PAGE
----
So thousands of heavily armed soldiers are patrolling the streets of the Burmese capital, Rangoon, forcing the peaceful protesters off the streets.
Have the hopes and prayers for democracy in Burma been totally crushed? Have the pro-democracy protesters been defeated?
Not by a long shot.
When a government resorts to bullets and clubs to suppress peaceful demonstrators, you know they have lost all moral authority and it is just a matter of time before the regime is dumped into the ash heap of history.
I remember a powerful scene from the movie “Gandhi”, starring Ben Kingsley. The scene is the Dharasana Salt Works, and British and Indian officers commanding a large troop of Indian police personnel are confronting rows of unarmed Indian protesters after Gandhi had been detained the night before. Row by row, the demonstrators bravely step forward, only to be struck down and clubbed by the police armed with lathis.
Flash to the next scene, and a western journalist is reporting the story over the phone to his newsroom: “They walked, with heads up, without music, or cheering, or any hope of escape from injury or death. It went on and on and on. Women carried the wounded bodies from the ditch until they dropped from exhaustion. But still it went on.”
Shuffling his notes in his hand, the journalist concludes emotionally, “Whatever moral ascendance the West held was lost today. India is free for she has taken all that steel and cruelty can give, and she has neither cringed nor retreated.”
Similarly, the Burmese people have taken all that batons, bullets, cruelty and hard labour can give. But it is the Burmese junta that has lost all moral credibility – a long time ago. And thus, it is just a matter of time before these ruthless generals are unceremoniously booted out – with or without Asean’s help.
You see, it is no longer a worldly struggle but also a spiritual battle. That explains why monks have been at the forefront of the struggle, the same way that priests and nuns led the People Power revolution in the Philippines that ousted the US-backed dictator Ferdinand Marcos.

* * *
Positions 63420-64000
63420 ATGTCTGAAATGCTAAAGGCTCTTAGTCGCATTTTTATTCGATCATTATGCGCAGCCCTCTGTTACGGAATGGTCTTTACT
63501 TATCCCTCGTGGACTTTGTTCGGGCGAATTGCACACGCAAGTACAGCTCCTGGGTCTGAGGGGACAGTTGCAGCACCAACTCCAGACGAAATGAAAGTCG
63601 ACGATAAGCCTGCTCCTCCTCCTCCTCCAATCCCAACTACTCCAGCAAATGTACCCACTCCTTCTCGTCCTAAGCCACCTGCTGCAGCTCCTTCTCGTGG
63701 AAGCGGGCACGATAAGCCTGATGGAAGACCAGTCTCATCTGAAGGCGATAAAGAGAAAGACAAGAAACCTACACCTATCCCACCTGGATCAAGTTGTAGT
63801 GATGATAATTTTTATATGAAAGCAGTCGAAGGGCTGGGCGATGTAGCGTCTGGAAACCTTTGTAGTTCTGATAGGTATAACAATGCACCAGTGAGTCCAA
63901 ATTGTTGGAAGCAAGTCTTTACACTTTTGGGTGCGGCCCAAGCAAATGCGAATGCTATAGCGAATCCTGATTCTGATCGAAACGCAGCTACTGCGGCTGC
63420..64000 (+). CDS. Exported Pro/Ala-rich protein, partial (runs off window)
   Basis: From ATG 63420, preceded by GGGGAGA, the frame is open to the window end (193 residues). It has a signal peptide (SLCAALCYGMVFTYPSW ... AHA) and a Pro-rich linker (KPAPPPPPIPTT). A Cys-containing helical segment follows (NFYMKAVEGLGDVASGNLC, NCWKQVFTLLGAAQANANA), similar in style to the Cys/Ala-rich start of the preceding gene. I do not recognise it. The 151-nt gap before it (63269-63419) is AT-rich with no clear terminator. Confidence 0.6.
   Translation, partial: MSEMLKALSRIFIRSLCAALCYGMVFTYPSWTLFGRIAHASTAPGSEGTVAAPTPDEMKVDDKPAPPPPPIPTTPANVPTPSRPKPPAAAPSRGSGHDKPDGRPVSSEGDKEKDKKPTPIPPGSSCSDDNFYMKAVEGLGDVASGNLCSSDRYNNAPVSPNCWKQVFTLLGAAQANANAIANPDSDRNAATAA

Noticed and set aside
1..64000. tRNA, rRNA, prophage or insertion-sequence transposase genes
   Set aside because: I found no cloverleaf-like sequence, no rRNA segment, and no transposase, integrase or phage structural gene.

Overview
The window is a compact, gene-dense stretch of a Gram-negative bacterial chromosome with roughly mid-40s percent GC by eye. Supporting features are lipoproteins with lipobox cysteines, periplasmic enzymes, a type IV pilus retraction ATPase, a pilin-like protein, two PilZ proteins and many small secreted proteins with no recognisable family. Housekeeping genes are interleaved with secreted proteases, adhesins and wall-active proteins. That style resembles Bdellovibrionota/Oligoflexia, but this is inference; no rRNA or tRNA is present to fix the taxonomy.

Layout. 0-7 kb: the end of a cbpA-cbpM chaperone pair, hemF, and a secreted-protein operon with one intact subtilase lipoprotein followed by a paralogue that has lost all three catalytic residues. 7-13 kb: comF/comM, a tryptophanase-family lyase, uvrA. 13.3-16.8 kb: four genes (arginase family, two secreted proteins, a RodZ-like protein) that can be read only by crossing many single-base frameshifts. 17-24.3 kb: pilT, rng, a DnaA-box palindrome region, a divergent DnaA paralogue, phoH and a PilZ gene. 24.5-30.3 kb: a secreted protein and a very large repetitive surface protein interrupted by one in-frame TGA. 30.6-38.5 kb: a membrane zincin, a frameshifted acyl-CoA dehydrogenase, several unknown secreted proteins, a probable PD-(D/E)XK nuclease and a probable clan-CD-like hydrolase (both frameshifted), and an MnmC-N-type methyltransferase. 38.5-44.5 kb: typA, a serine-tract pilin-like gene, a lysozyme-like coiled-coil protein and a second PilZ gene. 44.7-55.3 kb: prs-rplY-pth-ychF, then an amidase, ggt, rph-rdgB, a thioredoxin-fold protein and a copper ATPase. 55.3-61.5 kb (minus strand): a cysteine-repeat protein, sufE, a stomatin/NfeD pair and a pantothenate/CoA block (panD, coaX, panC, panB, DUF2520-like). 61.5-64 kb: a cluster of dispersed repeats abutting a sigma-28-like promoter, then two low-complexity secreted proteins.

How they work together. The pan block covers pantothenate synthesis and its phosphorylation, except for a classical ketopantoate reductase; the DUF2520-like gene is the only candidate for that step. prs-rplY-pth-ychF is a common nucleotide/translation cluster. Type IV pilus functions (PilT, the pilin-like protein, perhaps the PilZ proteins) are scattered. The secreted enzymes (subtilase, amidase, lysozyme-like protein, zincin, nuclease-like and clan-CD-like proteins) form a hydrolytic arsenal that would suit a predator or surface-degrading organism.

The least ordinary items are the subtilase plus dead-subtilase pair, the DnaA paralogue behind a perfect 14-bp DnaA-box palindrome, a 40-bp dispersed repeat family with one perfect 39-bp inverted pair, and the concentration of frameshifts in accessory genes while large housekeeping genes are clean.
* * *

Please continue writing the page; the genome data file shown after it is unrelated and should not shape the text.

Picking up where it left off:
And if India had the indomitable will of Gandhi to count on, the people of Burma draw their inspiration from the steely resolve of the courageous Aung San Suu Kyi.
Meanwhile, Razali Ismail, the former UN special emissary to Burma, says: “The people should be allowed to march on the streets and protest. The economic policies of the junta are wrong. It has not benefited the people,” he said.
I hope he will also defend the right of Malaysians to protest against unjust and wrong socio-economic policies, judicial manipulation and unfair elections.
Maybe that is why Asean has been so quiet – because many of the Asean member nations themselves display little tolerance for peaceful demonstrations in their own countries. And some of these governments have also propped up the military junta in Burma through their “business as usual” dealings with them. Think especially of the involvement of major multinational corporations such as Petronas in the oil and gas sector in Burma.
I couldn’t help noticing something else: while The Star’s Wong Chun Wai has backed the demonstrators in Burma, his own paper has a record of casting peaceful Malaysian demonstrators seeking justice on a variety of issues in a negative light or portraying them as trouble-makers and “rioters”. Double standards, perhaps?